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NPR

A 'Green' Gold Rush? Calif. Firm Turns Trash To Gas

California starts the ball rolling Wednesday on a controversial scheme to keep the planet from overheating: Businesses will have to get a permit if they emit greenhouse gases. And one California company is hoping to get in on the ground level, by turning trash into biomass energy.
NPR

Calif. To Begin Rationing Greenhouse Gas Emissions

Starting Wednesday, the state begins America's most ambitious effort to control climate change: Big companies must limit the greenhouse gases they release — from smokestacks to tailpipes — and get permits for those emissions.
WAMU 88.5

Wendell Berry: "A Place in Time: Twenty Stories Of The Port William Membership"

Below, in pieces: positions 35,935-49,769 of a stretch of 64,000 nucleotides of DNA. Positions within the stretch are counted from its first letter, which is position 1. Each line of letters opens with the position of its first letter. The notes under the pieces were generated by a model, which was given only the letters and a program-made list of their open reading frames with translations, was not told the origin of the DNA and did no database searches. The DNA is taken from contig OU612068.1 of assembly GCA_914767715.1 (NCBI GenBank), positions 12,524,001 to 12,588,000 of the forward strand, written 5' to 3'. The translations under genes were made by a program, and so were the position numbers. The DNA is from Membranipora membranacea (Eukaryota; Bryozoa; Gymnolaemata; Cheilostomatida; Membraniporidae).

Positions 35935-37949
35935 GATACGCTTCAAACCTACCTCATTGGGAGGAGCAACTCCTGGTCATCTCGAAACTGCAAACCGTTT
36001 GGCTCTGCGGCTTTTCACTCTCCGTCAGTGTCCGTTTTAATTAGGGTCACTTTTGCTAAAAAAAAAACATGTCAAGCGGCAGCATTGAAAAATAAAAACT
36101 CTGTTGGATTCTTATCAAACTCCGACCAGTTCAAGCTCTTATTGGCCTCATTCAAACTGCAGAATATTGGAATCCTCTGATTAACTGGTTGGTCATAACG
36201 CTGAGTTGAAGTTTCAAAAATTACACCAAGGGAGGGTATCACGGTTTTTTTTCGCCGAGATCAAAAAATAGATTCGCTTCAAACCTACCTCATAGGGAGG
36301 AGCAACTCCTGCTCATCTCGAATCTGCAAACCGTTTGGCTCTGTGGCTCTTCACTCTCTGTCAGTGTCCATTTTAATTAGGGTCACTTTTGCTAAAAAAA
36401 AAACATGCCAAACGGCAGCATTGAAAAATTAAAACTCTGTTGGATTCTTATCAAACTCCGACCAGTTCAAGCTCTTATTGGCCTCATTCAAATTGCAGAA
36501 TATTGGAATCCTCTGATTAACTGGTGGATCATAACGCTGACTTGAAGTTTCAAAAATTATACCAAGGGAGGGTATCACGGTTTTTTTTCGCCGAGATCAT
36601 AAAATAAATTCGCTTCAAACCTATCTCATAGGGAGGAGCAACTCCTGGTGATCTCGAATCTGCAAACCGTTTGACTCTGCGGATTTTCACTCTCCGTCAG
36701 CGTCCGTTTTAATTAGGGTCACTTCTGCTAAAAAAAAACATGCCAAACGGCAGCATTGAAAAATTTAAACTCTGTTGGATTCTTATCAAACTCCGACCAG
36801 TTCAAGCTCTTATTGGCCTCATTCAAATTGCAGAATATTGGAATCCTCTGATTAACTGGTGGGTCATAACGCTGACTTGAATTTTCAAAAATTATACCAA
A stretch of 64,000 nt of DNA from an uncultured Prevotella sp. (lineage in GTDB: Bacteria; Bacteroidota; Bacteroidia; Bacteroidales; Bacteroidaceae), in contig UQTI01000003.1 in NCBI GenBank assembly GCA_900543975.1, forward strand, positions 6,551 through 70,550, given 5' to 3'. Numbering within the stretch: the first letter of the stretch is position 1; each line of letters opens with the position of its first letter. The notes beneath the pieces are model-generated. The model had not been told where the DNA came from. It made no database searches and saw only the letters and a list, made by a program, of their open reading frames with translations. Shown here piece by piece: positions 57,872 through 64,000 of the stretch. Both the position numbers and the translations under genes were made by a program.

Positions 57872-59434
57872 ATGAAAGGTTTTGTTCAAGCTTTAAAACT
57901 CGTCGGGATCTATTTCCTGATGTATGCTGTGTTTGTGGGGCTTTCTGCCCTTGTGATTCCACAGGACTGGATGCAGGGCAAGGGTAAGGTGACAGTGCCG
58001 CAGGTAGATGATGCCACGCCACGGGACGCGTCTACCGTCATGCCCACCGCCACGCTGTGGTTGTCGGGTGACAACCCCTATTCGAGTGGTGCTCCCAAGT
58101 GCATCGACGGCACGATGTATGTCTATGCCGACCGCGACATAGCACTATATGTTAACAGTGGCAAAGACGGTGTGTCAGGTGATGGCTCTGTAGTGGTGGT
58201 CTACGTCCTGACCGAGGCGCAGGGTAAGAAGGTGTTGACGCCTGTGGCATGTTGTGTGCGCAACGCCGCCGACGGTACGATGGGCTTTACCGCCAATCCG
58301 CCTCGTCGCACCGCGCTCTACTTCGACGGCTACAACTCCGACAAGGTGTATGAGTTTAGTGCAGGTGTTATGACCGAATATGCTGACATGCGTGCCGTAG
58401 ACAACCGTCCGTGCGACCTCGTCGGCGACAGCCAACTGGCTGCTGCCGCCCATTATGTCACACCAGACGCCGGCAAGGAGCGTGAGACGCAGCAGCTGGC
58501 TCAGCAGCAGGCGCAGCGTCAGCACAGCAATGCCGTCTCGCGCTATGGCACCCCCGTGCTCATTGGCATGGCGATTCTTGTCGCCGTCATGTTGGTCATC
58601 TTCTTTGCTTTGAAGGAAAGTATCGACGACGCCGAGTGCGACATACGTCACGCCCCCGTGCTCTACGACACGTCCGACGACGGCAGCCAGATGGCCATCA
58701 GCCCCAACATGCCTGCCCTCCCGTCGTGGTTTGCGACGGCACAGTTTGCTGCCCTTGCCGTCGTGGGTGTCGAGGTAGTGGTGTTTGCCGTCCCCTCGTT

Farmer and author Wendell Berry writes about characters who've lived in an imaginary town in Kentucky for generations. He explains why this way of life is threatened, and why we need a national agricultural policy based on ecological principles to protect it.

WAMU 88.5

U.S. Oil Production Boom

An exploration of the U.S. domestic shale oil boom and geopolitical power.

NPR

Despite Risk, Many Residents Can't Resist The Water

According to 2010 Census data, more than half of all Americans live within 50 miles of the coast, and still more live by rivers and lakes. Living by water can present a danger, but for many who choose to live there, the draw of the water outweighs the perceived risks.
NPR

Sky-High Vegetables: Vertical Farming Sprouts In Singapore

Urban farming goes vertical, as Singapore opens a 30-feet tall greenhouse for bok choy and cabbage. The farm is already producing half a ton of veggies per day for local supermarkets. But are these vertical "farmscrapers" any more efficient than traditional, flat greenhouses?

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